Stunning lakes, inquisitive dingos and plenty of offroad excitement… just three reasons why Fraser Island is a must-see, writes Andrew Westbrook.
“Look, look, look,” screams the excited German girl riding shotgun. I slow to a halt on the hard sand and, as all behind me scramble for their cameras, follow her pointing finger out to the pounding surf to find the source of her delight. And there they are – a pair of humpback whales playfully splashing and diving just off the shore as they charge up the coast alongside us. Gawping with wonder at these majestic giants of the sea, we quickly reach the consensus that it’s going to be a good day.
Indeed, having already made stops to give way to a landing plane (the beach, which doubles as a road, also happens to triple as an airstrip), check out a massive manta ray that had washed up, and also watch a dingo dig up a fish, it has turned into quite an eventful drive, all in all.
We’re on Fraser Island. You may have heard of it. The number of backpackers who visit Australia each year and don’t make it to the world’s biggest sandpit is, on average, about six. Six, coincidentally, also happens to be the number of people who don’t rate it as one of the best things they’ve done Down Under. That’s a fact (I read it on Wikipedia).
Now, too much hype is normally a bad thing (anyone seen Avatar?), but this Queensland highlight has nothing to fear. I’ve been to Fraser before, twice in fact, and each time considered it one of the most enjoyable, and best value, things to do in Australia.
But I was intrigued to head back one more time because, not so long ago, the laws involving the island’s self-drive backpacker tours changed quite dramatically. Previously, you were pretty much given a few offroad driving tips, handed the keys to an 11-man 4WD truck and off you went, discovering awesome adventures around every corner, adventures which undeniably felt somehow more exciting due to going it alone without the supervision of anyone who knew remotely what they were doing.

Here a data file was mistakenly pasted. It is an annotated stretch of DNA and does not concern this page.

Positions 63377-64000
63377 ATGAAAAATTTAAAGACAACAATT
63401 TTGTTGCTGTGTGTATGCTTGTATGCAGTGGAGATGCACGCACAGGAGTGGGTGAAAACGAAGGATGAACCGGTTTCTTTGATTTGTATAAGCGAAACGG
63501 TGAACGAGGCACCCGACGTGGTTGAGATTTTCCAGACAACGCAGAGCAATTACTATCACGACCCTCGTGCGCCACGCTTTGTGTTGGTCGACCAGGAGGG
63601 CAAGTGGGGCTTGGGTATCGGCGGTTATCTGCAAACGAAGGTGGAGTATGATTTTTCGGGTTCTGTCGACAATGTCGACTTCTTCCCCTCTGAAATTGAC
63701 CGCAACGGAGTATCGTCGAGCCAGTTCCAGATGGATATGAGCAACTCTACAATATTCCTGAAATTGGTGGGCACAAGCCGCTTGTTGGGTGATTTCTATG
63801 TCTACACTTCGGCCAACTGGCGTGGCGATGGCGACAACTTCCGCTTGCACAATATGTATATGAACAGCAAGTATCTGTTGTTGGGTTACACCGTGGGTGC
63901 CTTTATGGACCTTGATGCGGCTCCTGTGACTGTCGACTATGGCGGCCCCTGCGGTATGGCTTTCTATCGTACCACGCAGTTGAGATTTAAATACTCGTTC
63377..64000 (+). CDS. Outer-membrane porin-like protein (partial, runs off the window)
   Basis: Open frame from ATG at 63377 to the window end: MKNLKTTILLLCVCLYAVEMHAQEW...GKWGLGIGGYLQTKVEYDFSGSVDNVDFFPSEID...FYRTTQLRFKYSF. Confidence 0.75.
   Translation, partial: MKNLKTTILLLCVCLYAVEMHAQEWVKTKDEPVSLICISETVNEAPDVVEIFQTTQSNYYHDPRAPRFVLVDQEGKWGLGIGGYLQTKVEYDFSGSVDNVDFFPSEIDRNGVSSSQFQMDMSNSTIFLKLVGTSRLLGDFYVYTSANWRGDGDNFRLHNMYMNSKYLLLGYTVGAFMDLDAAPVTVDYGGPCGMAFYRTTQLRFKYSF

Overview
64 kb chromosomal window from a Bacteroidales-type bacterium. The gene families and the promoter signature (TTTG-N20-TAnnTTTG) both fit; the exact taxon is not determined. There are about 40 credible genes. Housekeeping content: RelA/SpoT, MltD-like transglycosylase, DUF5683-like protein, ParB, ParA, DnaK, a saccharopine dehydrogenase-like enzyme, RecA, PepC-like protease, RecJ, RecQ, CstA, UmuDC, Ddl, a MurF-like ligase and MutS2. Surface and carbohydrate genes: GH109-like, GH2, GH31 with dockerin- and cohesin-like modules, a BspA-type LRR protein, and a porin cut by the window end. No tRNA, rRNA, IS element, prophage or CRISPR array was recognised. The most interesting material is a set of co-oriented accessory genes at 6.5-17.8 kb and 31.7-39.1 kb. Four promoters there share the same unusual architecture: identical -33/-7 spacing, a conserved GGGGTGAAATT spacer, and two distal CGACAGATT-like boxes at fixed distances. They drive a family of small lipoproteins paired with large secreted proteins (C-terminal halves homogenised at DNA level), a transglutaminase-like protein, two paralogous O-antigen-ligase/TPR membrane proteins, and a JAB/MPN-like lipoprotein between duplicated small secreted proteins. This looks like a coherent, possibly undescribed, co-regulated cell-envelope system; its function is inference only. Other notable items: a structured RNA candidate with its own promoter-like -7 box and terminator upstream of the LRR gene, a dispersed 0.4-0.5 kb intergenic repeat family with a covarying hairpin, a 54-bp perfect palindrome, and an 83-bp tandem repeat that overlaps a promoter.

Unfortunately, however, there were way too many horrific crashes over the years, resulting in way too many backpackers being airlifted to intensive care (or worse). As a result, safety changes have been brought in. Lead vehicles must now be driven by a guide, bags are no longer allowed on the roof and the number of people per vehicle has been reduced. So, I pondered, would exploring this World Heritage-listed fantasy island still be as much fun?
Our expedition begins, after the short ferry ride from Hervey Bay, with a drive across the 25km-wide lump of sand, cutting through the rainforest and eucalypts that sprout from the white ground.
It’s not long until we hit the island’s eastern shore, and 75 Mile Beach, which also happens to be Fraser’s main highway. Nothing quite beats the freedom of driving up the beach, with sand dunes rising on one side, waves crashing on the other and only the occasional fisherman to dodge. However we soon have our first stop, and our first chance to experience one of Fraser’s famous lakes. With waters full of deadly rip tides and even deadlier packs of marauding tiger sharks, swimming in this part of the South Pacific is a definite no-no, but that’s of no importance on Fraser, which has some of Australia’s most stunning freshwater lakes.
The first we visit is Lake Wabby. Nestled at the bottom of a steep sand dune, with schools of catfish playing in the shallows and cooling forests rising up the other three sides, Wabby is the deepest of Fraser’s lakes and definitely one of its most spectacular.
Arriving after a trudge through the shady eucalpts, we waste no time in clambering up the endless sandblow to survey the scene, before racing down into the refreshing green waters. We’ve got the place to ourselves and it feels like we’re a million miles from anywhere.
Fully refreshed and back at the truck, we head on up the beach until the rusting hulk of the Maheno wreck looms into view. The ship was blown ashore during a cyclone in 1935, and now remains as a permanent, slightly eerie, fixture on the beach. We busy ourselves with attempts at taking arty photos, before exploring further, stopping now and then for another swim or a wander, until the time comes to set up camp and take our positions around the fire.